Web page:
Today’s News - Thursday, August 25, 2016
EDITOR'S NOTE: As summer winds down and Labor Day approaches, we've decided to take a (much-needed) break for a spell. We plan to return Tuesday, September 6 (unless we have to report for jury duty at 8:30 that morning). Enjoy the rest of your summer - or winter (depending on what hemisphere you're in)!
• ANN feature: Belogolovsky is back (yay!) with another in his "One-on-One" interview series, this time with Russian architect Nikita Yaveyn, who talks about creative freedom (and sometimes lack thereof) and much more.
• Moore gives us a sneak-peek at what the London Olympicopolis might have looked like if Scheeren's design had been picked instead of the "dull as ditchwater" (per Alsop) final design.
• Kamin x 2: he gives (mostly) thumbs-up to Gang's City Hyde Park apartment building that is very "different from Chicago's current crop of glass-sheathed minimalist towers."
• He cheers on a plan to make Chicago's now-polluted rivers swimmable by 2030: "My advice: Don't throw out your disinfectant just yet - significant hurdles loom."
• Zacks gives two thumbs-ups to Liberty Park atop the WTC Vehicular Security Center: "As a leftover space, the designers were unencumbered by the duties of solemn remembrance, architectural spectacle, real estate bravado, and tourism."
• Nyren rounds up 10 recent projects that offer "model strategies for making micro housing more livable."
• The APA gets a $300,000 NOAA Grant to "help communities address climate extremes," and will result in a free online resource.
• Donoff issues a call to the lighting community "to figure out how to document its past before its masterworks are lost to demolition and renovation - never has there been a more critical time to take this issue seriously."
• A guide to free online courses on urbanism, architecture, sustainability, and development.
• Call for entries: Future Cities Accelerator offering $100,000 grants: to 10 early-stage for-profit or non-profit organizations + Deadline reminder: 38th Annual Interiors Awards.
• Weekend diversions:
• World premiere of "Harry Seidler: Modernist" documentary set for September 7 at the Seidler-designed Australian embassy in Paris, alongside Belogolovsky's exhibition, then it's on to the Sydney Opera House.
• A trio of exhibitions at the Pulitzer Arts Foundation in St. Louis "makes an in-depth exploration of the home," and "raises as many questions as they answer."
• In Berlin, "ZAI XING TU-MU - Sixteen Chinese Museums, Fifteen Chinese Architects" presents commissioned oil paintings instead of photography along with a selection of models.
• At Cornell, "Homo Ludens: The Architecture of Play" examines "links between childhood play with building blocks and morphologies embraced by architectural pedagogy and professional practice."
• "Yesterday's Future: Visionary Designs by Future Systems and Archigram" details "why architects make such great futurists" (great images!).
• Landon lauds Locktov's "Dream of Venice Architecture" with essays by "some of the world's leading architectural minds" about "their obsession with Venice," and "exquisite" images by Riccardo de Cal.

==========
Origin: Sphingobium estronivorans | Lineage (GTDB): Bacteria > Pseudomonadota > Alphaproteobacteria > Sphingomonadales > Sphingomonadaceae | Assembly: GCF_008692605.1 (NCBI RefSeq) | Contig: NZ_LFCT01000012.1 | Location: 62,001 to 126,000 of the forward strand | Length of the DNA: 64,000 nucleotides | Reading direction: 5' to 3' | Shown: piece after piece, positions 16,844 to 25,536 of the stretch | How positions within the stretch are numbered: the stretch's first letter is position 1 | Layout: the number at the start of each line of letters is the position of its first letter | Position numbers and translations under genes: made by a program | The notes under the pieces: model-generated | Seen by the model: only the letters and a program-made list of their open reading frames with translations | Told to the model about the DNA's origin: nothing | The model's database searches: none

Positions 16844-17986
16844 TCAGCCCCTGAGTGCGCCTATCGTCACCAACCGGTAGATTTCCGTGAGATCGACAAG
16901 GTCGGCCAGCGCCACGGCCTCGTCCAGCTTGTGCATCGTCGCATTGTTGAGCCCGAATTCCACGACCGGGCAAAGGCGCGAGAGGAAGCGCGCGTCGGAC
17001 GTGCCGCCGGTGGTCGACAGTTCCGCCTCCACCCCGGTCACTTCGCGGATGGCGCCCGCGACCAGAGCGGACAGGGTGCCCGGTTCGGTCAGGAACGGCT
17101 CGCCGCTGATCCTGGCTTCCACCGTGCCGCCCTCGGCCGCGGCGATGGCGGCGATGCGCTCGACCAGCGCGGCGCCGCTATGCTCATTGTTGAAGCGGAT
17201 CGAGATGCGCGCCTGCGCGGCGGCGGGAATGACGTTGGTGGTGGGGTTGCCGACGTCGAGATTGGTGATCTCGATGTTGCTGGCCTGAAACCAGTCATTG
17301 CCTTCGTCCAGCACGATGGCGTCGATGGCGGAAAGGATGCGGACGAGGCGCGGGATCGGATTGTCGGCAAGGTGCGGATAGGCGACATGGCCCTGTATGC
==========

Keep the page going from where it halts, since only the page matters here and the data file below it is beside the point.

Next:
• Q&A Kamin re: "Gates of Harvard Yard" and the stories they have to tell.
• Q&A with Rybczynski re: "Now I Sit Me Down: From Klismos to Plastic Chair - A Natural History" - a "slim, insightful introduction to the piece of furniture that shapes not only the way we sit, but the way we live, too."
• Brownlee cheers "Chairs by Architects" in which Toromanoff presents "examples of chairs laid out side-by-side with pictures of their designers' most iconic buildings," making it "easy to see how a designer's personal style makes the leap from architecture to industrial design."
• A great excerpt (and images) from LTL's "Manual of Section."
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ANN feature: One-on-One: "Architecture is the Construction of a New World": Interview with Nikita Yaveyn: The Russian architect talks about creative freedom (and sometimes lack thereof), wooden architecture, and what St. Petersburg might look like in 50 years. By Vladimir Belogolovsky [images]- ArchNewsNow
London Olympicopolis: the design we might’ve had: Plans for the cultural hub to be built on the site of the 2012 London Olympics have been called ‘dull as ditchwater’. It could have all been so different, judging by an inventive, rejected proposal seen here for the first time. By Rowan Moore -- Büro Ole Scheeren; Allies and Morrison; O’Donnell + Tuomey; Josep Camps & Olga Felip [imges]- Observer (UK)
City Hyde Park high-rise breaks up apartment monotony: Jeanne Gang's buildings invariably are experiments, as intriguing for the ideas behind them as for the buildings themselves...one of the bright spots of the current building boom...Syncopated rhythms and sculptural projections, so different from Chicago's current crop of glass-sheathed minimalist towers, deliver a quirky energy that suggests individualism, not mass man. By Blair Kamin -- Studio Gang [images]- Chicago Tribune
New rivers plan: Bold strokes and big challenges: ..."Our Great Rivers" comes with a headline-generating goal: Make the now-polluted rivers so clean that people will be able to swim in them by 2030. My advice: Don't throw out your disinfectant just yet. Still, there's more to the plan than that improbable swimming vision...But significant hurdles loom. By Blair Kamin -- Ross Barney Architects- Chicago Tribune
Liberty Park successfully fills a critical role in the World Trade Center site: ...slipped on top of the WTC Vehicular Security Center...[it] provides two qualities that the reborn WTC lacks: A sense of place and a free passage for walking...As a leftover space, the designers were unencumbered by the duties of solemn remembrance, architectural spectacle, real estate bravado, and tourism. By Stephen Zacks -- Gonzalo Cruz/Joe Brown/AECOM [images]- The Architect's Newspaper
ULX: Innovative Density: 10 projects - all completed over the past five years - model strategies for making micro housing more livable... By Ron Nyren -- Barbara Bestor/Bestor Architecture; Stefano Boeri Architetti; nARCHITECTS; OMA/Ole Scheeren; RSP Architects; Rogers Stirk Harbour + Partners; John Robertson Architects; Michael Maltzan Architecture; KTGY Architecture + Planning; Safdie Architects; DCA Architects; SCDA Architects; SsD; Gluck+ [images]- Urban Land Magazine (ULI)